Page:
Recognizing and addressing environmental racism
Maria Gabriella Rodrigues de Souza is a law student from Brazil who will be part of her country’s negotiating delegation to COP28 with support from the GEF and the Climate Reality Project. In an interview, she explained how her interests in law, social justice, and environmentalism have aligned and shared a message for today’s political and business leaders.
What is your area of focus?
I am a law student at the Federal University of Tocantins. I have dedicated myself to research because I believe it will help me have the most effective social impact. In addition to my coursework, I am a member of the Racial Ethnic Equality and Education Research and Extension Group, where we discuss how the concept of race relates to the law and other themes. I have also participated in programs and projects focused on gender equality, public service, and youth leadership, and have been working at the Global Law Institute, an organization that focuses on researching the just energy transition in Brazil. I have a strong interest in research and academia, as I believe that education plays a significant role in transforming our world.
When did you become interested in environmental issues?
I became interested in environmental issues through my racial studies. I had been working on research for a few years, and environmental issues began to emerge within our group, raising questions about how various people experienced the consequences of environmental degradation differently.
This is when I came into contact with the term "environmental racism," and everything I was experiencing started to make much more sense. I am a young Black woman from the outskirts of a city called Porto Nacional, in Tocantins. My state is naturally hot; however, due to climate change resulting from the degradation of the Cerrado and Amazon biomes, temperatures can reach unbearable levels of 43 degrees Celsius. Large landowners who engage in deforestation are causing the devastation of two vital Brazilian biomes, and a significant portion of the poor and racialized population bears the consequences of this. Recognizing and identifying this situation motivated me to engage in these discussions and fight against environmental racism and climate change.
What message do you have for today’s political and business leaders?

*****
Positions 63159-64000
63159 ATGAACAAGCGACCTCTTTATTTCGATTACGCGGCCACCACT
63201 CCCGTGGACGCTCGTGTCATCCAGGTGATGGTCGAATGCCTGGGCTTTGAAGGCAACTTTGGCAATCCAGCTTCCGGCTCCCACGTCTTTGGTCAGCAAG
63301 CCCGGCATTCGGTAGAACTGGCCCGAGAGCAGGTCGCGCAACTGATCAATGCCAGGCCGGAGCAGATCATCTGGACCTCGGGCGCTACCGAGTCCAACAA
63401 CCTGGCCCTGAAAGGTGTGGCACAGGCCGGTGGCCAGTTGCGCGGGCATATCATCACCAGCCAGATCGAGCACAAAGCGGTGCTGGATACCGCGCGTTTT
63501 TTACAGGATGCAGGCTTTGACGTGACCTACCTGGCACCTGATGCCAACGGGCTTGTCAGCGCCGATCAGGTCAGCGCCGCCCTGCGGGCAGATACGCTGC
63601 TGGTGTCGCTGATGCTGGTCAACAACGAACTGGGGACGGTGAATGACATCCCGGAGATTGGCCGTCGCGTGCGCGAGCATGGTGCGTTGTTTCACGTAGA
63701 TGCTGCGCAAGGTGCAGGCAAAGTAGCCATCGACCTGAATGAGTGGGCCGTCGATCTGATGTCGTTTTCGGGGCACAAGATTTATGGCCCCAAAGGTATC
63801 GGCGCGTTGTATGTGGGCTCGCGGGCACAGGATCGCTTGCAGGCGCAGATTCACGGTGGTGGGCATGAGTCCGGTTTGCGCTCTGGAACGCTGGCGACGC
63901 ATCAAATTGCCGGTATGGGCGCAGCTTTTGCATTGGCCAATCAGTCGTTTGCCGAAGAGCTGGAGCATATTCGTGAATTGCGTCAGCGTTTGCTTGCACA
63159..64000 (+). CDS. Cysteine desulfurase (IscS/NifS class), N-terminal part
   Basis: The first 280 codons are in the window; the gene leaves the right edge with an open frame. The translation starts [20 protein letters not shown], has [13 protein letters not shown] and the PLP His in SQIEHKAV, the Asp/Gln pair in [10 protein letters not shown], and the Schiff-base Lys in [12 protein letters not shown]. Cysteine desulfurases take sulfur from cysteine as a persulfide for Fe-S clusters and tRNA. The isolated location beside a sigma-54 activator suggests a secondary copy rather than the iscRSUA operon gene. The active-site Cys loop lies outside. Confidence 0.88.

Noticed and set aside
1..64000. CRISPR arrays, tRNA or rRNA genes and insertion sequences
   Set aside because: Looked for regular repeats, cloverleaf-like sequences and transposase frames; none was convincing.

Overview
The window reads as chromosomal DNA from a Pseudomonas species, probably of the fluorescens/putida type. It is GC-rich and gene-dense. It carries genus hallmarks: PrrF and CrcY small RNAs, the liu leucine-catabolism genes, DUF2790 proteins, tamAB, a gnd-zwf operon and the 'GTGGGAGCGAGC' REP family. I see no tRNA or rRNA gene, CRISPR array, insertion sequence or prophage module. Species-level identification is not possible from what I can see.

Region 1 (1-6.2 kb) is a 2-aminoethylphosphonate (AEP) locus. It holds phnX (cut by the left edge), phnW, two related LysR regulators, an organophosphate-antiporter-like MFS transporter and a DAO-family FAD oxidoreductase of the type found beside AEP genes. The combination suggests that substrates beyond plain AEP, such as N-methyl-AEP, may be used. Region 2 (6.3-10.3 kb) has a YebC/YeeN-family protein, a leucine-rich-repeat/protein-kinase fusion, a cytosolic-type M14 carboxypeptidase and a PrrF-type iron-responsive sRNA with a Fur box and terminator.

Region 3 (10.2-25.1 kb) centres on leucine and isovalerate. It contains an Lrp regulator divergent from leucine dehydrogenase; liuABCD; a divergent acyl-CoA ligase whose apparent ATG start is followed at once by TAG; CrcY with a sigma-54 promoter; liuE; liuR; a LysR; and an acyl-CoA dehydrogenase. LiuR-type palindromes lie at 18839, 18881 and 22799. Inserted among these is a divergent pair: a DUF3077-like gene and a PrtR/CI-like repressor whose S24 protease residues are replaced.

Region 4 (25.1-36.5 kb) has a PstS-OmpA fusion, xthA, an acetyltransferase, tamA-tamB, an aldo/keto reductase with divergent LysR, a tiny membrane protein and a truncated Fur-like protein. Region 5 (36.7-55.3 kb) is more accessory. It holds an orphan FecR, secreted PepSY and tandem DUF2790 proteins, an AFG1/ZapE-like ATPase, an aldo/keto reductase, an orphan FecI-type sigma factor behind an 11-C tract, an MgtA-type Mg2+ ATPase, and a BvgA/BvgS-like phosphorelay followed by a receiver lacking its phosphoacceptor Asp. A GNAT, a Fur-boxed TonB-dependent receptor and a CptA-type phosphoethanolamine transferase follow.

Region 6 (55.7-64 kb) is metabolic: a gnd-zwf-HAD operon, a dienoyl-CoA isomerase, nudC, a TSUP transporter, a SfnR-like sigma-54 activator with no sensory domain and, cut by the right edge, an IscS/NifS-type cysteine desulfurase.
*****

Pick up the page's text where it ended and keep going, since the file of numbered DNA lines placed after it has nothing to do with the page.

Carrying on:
My message is that the time we have long feared is happening now! We are losing our planet! It is crucial that leaders worldwide understand the seriousness of this situation and take decisive action to combat the underlying causes of climate change.
Additionally, it is essential that these leaders recognize and address environmental racism, an issue intrinsically linked to the climate crisis. Environmental racism deepens inequalities because marginalized communities often disproportionately bear the negative impacts of climate change and environmental degradation.
Why is it important to you to be in the negotiating room at COP28?
Being closely involved in the negotiations that will directly affect me and my community is very important to me. The chance to be present and to advocate for the formulation of policies and strategies to address climate change and reduce greenhouse gas emissions, while remembering the most affected people and negotiating for a better future for all, is a true honor.
What issue will you be most focused on in Dubai?
I am interested in following the topics of climate change mitigation and adaptation, which are directly related to the issue of environmental racism. It is crucial to recognize that these impacts are not equally experienced, as limited access to essential resources and services hinders vulnerable communities' ability to adapt to climate change. I am also interested in participating in discussions related to a fair energy transition.
What are your hobbies and other interests?
I enjoy spending my time reading and I also play handball at the university. In addition to studying environmental issues, I also research ethnic-racial equality and gender-related topics.